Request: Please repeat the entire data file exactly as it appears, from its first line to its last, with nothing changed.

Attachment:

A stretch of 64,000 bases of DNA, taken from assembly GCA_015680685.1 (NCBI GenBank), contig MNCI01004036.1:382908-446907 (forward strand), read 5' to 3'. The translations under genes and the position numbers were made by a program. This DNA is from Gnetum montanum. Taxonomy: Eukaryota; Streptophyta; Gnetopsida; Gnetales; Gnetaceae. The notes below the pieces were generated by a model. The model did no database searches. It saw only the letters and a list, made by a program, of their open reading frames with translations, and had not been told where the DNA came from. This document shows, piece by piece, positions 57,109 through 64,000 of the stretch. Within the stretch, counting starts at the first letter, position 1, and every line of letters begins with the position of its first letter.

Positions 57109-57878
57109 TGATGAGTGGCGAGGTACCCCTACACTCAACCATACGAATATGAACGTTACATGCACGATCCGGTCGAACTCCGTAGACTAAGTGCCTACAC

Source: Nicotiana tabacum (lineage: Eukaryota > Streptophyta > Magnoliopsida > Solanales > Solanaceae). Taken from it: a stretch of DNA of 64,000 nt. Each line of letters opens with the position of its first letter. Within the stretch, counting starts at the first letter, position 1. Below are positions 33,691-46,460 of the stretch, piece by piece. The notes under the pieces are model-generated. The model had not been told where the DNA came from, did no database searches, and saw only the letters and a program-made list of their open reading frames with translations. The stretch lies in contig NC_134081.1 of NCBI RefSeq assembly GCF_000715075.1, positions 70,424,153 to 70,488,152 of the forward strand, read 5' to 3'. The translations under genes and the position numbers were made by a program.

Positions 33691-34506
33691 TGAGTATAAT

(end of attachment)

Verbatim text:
A stretch of 64,000 bases of DNA, taken from assembly GCA_015680685.1 (NCBI GenBank), contig MNCI01004036.1:382908-446907 (forward strand), read 5' to 3'. The translations under genes and the position numbers were made by a program. This DNA is from Gnetum montanum. Taxonomy: Eukaryota; Streptophyta; Gnetopsida; Gnetales; Gnetaceae. The notes below the pieces were generated by a model. The model did no database searches. It saw only the letters and a list, made by a program, of their open reading frames with translations, and had not been told where the DNA came from. This document shows, piece by piece, positions 57,109 through 64,000 of the stretch. Within the stretch, counting starts at the first letter, position 1, and every line of letters begins with the position of its first letter.

Positions 57109-57878
57109 TGATGAGTGGCGAGGTACCCCTACACTCAACCATACGAATATGAACGTTACATGCACGATCCGGTCGAACTCCGTAGACTAAGTGCCTACAC

Source: Nicotiana tabacum (lineage: Eukaryota > Streptophyta > Magnoliopsida > Solanales > Solanaceae). Taken from it: a stretch of DNA of 64,000 nt. Each line of letters opens with the position of its first letter. Within the stretch, counting starts at the first letter, position 1. Below are positions 33,691-46,460 of the stretch, piece by piece. The notes under the pieces are model-generated. The model had not been told where the DNA came from, did no database searches, and saw only the letters and a program-made list of their open reading frames with translations. The stretch lies in contig NC_134081.1 of NCBI RefSeq assembly GCF_000715075.1, positions 70,424,153 to 70,488,152 of the forward strand, read 5' to 3'. The translations under genes and the position numbers were made by a program.

Positions 33691-34506
33691 TGAGTATAAT